How to Raise Your Retention Rate

Save money and time by retaining the great employees you have using simple techniques you can implement today.

Dara Dolinsky
July 23, 2021

Lately, there has been a focus on hiring new employees, but there is something else that we can’t forget about: employee retention. Hiring a replacement costs on average $15,000, but it costs you more than money to lose an employee. A bad retention rate affects morale which affects productivity which affects revenue.

To keep your business running smoothly and at full capacity, you need your employees to stick around for the long haul. That sounds easy enough, but it’s not that simple when a job demands hard work and long hours. To keep your employees around, you need to keep them engaged.

Employee engagement in the U.S. has dropped significantly, with a sharp drop for blue-collar and service workers. So how can you make sure you’re on top of your employees’ needs, wants, and their happiness? By following these techniques to boost engagement:

Invest in Training

It is difficult to bring on new employees and train them. Training pulls some of your employees out of their usual tasks to help new employees learn the role. It can be tempting to shorten the training process or skip steps because there is a lot of work to be done but don’t fall into temptation. 60% of new employees are more likely to stay with your company for longer than three years if their first impression is a positive one.

To create a positive training experience, you’ll need to develop an organized plan and schedule. First, designate a few of your top-performing employees' time to train the new hires coming in. Ask them what they enjoyed about the training process and how they think the most efficient way to teach someone the new skills would be. Also, ask them what they did not like about the training or what was missed in training. Together you can come up with a good plan. At the new employees’ two-week mark,  ask them how they enjoyed their training and what could have been done differently. With every response, you can modify your process until it’s perfect.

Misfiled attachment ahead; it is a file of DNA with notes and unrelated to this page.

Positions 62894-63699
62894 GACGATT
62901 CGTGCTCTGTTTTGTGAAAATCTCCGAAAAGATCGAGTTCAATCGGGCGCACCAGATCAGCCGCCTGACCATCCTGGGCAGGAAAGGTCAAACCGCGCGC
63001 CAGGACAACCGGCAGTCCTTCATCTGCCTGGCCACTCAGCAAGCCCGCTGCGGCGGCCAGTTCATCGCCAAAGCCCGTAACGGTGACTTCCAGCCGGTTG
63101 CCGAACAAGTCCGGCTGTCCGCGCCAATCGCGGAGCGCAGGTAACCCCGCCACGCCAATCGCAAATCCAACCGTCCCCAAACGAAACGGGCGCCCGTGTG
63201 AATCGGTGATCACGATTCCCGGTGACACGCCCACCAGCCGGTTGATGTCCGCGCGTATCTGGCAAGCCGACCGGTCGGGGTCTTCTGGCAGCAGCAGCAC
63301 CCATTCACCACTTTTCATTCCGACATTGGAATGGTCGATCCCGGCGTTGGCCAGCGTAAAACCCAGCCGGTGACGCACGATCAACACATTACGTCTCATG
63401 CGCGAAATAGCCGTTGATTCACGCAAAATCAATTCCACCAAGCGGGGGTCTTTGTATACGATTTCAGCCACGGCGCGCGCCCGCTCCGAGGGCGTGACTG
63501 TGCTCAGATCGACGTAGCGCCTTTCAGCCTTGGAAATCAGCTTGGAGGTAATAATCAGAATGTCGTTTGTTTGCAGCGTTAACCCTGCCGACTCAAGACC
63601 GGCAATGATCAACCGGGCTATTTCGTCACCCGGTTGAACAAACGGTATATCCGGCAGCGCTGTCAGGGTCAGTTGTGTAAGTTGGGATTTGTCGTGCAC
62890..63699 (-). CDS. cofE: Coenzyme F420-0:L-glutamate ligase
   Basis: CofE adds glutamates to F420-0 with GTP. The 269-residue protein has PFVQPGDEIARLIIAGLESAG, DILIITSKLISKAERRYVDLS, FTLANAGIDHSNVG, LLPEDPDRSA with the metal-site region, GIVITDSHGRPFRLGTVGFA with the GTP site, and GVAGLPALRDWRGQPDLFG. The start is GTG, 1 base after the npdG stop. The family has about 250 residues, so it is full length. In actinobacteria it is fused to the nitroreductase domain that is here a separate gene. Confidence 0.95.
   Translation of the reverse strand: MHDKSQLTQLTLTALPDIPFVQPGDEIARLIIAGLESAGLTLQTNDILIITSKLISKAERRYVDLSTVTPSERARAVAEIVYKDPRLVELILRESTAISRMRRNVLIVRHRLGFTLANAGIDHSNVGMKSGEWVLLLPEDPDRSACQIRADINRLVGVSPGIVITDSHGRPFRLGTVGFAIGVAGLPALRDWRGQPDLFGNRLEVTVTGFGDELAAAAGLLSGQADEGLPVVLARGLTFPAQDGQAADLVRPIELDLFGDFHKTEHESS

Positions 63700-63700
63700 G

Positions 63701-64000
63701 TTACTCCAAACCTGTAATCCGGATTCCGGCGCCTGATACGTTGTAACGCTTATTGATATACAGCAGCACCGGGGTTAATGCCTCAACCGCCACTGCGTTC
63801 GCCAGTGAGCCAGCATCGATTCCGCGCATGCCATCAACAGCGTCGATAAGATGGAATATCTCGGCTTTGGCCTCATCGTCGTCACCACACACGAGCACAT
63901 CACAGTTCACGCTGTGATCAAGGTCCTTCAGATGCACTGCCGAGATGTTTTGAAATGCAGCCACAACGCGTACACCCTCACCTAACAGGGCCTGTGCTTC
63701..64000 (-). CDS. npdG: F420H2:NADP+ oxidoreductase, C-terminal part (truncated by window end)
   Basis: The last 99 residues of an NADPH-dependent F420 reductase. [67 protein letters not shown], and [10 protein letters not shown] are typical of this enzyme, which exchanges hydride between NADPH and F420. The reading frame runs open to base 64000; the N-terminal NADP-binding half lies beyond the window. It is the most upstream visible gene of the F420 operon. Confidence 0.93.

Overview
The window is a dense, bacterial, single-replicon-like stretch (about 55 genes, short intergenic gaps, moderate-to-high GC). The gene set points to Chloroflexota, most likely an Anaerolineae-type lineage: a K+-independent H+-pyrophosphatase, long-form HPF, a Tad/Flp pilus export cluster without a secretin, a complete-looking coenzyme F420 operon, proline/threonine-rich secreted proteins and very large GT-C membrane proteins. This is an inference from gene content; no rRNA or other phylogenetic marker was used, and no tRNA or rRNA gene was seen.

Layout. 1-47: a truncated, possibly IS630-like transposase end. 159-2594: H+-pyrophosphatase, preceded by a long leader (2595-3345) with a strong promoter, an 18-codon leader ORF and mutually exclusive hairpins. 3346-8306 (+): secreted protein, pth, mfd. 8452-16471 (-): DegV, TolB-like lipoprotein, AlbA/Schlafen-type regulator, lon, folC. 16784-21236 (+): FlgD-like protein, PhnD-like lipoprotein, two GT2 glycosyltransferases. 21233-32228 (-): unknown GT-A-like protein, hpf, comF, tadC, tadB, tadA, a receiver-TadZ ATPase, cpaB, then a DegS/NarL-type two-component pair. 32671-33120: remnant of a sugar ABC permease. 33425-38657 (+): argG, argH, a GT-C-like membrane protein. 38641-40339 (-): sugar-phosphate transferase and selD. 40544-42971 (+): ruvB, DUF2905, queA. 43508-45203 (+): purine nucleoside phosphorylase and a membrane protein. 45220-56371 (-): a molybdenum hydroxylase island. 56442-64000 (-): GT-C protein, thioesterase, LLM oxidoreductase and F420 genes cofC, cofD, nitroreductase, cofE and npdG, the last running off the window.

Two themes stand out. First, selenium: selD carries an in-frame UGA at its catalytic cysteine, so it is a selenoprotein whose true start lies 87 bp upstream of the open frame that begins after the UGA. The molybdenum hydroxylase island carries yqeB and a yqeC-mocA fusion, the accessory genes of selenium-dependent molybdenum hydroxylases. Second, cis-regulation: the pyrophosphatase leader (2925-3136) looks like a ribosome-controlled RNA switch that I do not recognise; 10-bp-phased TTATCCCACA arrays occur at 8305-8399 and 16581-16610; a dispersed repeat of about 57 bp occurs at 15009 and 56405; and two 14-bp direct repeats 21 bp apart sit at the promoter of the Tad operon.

Update Your Communication Process

It’s no surprise that email doesn’t work for blue-collar workers. They’re either not given a company email or just don’t have the time to check it. But an open office policy, signs in the common rooms, and communication through supervisors aren’t efficient either.

To keep your employees engaged, you need to be on the communication platforms that they are on. The easiest one to access: texting. 70% of employees think that texting should be used for interoffice communication.  Even unions are moving to in-app communication. Next time you have a question for an employee, need to send an announcement to them, or something else, try sending a text and see how much faster you get a response.

Recognize Your Hard Workers

Recognition makes people feel noticed and promotes great work to continue. Recognizing your employees is easy, and you should focus on doing it often rather than saving it for dedicated review sessions.

If you took the second tip above and text your employees, you can throw in a text to specific employees recognizing their hard work. Text them that they’ve been doing a good job and you’ve noticed. To up the ante, you can celebrate a good employee in front of their team or workplace. This makes people feel special and can show an example to the team what kind of skills you’re looking for.

Giving gifts to employees is also a good way to recognize them. If you have it in your budget, you can have a day where you cater a free lunch to your employees or give them a gift card to buy themselves a little treat.

There is no downside to focusing on your current employees’ needs.  Providing employees with a good place to work keeps them around and brings in more people. Your employees will tell others of the great workplace they have and bring in referrals that make it even better. For more tips on building engagement within your company, check out How To Build a Highly-Engaged Workforce.

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